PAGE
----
As the winter months draw in, UK roads become more treacherous and can become challenging to navigate.
Even if the snow doesn’t show, it’s important to know what precautions you should take before starting a journey into the coldest part of the year.
Before setting off, it’s vital to ensure that everything is working and topped up, to avoid getting caught short in the cold. Make sure you have enough fuel, check that your windscreen washer fluid is topped up and that all the jets are working so that you can use the system to its full effect. To stop your washer jets from freezing in the ice and snow, fill your windscreen washer reservoir with concentrated washer fluid.
It is also important to make sure you are using winter an ‘all-seasons’ washer fluid, as both will be formulated to work properly and not freeze in the cold.
When driving in the snow, properly utilising your lights is crucial. A dipped beam is a must in heavy snowfall, with additional fog lights turned on if the snow is still falling. This is not only for your own benefit; it will help other brave winter wanderers see you too.
You shouldn’t drive in snow unless you absolutely have to. But if you do, stock up your car with extra supplies to keep you going in the event of a breakdown, an accident or in case you’re unfortunate enough to get stuck somewhere for long periods of time. The most important item to have in your boot is warm clothing. Rarely will you be more thankful for a woolly hat, gloves and a jacket than if you’re standing by the side of the road in sub-zero conditions.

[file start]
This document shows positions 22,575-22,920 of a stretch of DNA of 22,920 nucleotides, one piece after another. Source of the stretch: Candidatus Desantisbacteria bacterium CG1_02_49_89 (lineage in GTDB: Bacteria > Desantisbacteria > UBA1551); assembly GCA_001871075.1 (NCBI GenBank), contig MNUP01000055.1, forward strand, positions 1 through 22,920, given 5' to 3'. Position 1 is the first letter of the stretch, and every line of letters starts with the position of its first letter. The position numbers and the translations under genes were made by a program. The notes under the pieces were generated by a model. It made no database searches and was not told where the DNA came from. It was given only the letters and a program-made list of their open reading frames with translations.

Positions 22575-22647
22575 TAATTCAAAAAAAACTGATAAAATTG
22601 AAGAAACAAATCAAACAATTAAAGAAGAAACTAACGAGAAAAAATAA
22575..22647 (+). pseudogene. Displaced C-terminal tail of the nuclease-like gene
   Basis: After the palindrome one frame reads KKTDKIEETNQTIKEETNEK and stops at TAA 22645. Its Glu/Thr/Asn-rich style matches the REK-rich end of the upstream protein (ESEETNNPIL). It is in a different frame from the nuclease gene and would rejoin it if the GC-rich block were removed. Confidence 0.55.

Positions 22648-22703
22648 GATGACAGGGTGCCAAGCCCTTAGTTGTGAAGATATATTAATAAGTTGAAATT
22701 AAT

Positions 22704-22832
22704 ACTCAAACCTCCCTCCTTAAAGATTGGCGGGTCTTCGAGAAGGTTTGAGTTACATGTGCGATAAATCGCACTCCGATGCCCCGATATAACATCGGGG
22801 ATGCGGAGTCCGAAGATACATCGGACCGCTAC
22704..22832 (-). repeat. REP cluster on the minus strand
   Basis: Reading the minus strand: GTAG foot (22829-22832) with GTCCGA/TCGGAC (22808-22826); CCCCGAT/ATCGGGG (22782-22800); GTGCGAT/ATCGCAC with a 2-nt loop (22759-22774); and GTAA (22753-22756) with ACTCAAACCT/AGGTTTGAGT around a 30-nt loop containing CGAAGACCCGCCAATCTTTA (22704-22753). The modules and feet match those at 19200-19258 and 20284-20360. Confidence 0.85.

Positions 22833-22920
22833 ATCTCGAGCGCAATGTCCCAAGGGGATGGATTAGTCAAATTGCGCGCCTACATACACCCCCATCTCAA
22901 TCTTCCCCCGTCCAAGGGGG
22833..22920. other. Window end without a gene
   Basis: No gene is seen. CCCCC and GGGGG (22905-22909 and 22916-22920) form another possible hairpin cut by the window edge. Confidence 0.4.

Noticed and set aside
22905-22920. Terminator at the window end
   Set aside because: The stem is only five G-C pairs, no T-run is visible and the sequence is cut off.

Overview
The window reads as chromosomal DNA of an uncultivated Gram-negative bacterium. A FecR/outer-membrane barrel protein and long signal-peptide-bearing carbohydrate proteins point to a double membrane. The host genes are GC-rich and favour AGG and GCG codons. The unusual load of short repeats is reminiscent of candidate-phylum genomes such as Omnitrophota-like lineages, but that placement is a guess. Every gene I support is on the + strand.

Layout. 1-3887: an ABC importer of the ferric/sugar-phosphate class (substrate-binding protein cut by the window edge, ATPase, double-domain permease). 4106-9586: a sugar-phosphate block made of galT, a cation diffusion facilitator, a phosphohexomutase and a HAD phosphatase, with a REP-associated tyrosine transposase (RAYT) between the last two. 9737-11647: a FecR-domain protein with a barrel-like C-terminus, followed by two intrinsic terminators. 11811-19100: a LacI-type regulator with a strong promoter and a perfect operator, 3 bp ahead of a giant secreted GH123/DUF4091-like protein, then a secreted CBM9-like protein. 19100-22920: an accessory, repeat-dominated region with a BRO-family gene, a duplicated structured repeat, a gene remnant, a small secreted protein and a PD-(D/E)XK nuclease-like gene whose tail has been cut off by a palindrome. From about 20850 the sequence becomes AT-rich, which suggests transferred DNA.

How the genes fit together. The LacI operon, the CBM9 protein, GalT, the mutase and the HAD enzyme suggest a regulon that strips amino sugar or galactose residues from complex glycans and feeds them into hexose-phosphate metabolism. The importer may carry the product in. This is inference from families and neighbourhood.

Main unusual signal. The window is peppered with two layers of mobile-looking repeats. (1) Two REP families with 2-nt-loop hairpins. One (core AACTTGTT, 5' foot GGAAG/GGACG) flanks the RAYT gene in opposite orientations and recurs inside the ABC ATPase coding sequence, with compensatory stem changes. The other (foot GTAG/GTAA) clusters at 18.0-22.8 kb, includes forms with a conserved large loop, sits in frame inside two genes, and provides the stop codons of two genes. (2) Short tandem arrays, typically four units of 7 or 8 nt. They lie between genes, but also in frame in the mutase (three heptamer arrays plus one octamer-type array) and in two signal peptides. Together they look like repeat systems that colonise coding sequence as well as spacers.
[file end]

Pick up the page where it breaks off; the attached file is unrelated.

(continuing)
In addition, a first aid kit, jump cables, phone charger, torch and high visibility clothing are all great to have in the event of an unforeseen stoppage. Alongside these items, if possible bring a reflective warning triangle to make sure other motorists can spot you and your car from a distance.
Before you set off, clear your vehicle of as much snow and ice as possible, particularly on windows and mirrors. This will improve visibility for you, and eradicate the risk of any falling off your car and hitting another driver or cyclist.
No matter how much of a hurry you are in during winter months, you should always drive a little more carefully, even if it is not snowing. Black ice is a particular threat, however, even the mix of wet roads and cold temperatures will mean there’s less grip on the road than normal.
Remember to allow extra time for journeys! Relieve yourself of the timing pressures that would normally cause you to hurry on the road. When the cold weather sets in, you can truly never be too careful.
December 13, 2018